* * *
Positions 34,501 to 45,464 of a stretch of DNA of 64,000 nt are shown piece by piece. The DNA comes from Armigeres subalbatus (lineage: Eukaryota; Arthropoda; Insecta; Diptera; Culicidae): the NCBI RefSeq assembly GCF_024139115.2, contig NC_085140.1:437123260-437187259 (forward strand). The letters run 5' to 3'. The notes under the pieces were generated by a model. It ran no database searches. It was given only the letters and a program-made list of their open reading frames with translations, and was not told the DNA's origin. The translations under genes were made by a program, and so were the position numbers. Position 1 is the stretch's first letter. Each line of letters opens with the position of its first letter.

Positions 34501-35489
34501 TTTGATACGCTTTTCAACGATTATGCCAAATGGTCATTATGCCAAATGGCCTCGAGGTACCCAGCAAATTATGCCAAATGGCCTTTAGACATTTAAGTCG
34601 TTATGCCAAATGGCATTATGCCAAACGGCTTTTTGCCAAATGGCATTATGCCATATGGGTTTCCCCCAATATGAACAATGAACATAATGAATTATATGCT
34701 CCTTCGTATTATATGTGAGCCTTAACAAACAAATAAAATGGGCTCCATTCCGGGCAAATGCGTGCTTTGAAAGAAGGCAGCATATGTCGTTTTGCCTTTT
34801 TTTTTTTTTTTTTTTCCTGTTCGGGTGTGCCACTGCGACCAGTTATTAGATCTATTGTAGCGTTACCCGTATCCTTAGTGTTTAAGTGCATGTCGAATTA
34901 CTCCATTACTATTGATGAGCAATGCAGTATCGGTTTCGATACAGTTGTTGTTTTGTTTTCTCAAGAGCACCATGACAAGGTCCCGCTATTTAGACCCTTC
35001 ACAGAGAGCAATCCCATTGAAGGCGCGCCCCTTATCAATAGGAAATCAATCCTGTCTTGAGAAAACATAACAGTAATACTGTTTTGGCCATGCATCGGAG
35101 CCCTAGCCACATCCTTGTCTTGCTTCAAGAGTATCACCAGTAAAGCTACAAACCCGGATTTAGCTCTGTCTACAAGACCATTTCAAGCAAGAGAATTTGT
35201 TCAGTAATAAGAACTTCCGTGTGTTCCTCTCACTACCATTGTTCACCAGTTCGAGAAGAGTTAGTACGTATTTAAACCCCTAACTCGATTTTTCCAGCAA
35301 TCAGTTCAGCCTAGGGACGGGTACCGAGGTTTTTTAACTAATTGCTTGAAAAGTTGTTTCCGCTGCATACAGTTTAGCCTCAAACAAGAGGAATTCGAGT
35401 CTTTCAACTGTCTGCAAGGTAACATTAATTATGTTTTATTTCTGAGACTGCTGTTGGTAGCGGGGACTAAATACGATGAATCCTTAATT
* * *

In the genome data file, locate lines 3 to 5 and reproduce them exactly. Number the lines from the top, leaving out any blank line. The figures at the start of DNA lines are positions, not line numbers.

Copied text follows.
34501 TTTGATACGCTTTTCAACGATTATGCCAAATGGTCATTATGCCAAATGGCCTCGAGGTACCCAGCAAATTATGCCAAATGGCCTTTAGACATTTAAGTCG
34601 TTATGCCAAATGGCATTATGCCAAACGGCTTTTTGCCAAATGGCATTATGCCATATGGGTTTCCCCCAATATGAACAATGAACATAATGAATTATATGCT
34701 CCTTCGTATTATATGTGAGCCTTAACAAACAAATAAAATGGGCTCCATTCCGGGCAAATGCGTGCTTTGAAAGAAGGCAGCATATGTCGTTTTGCCTTTT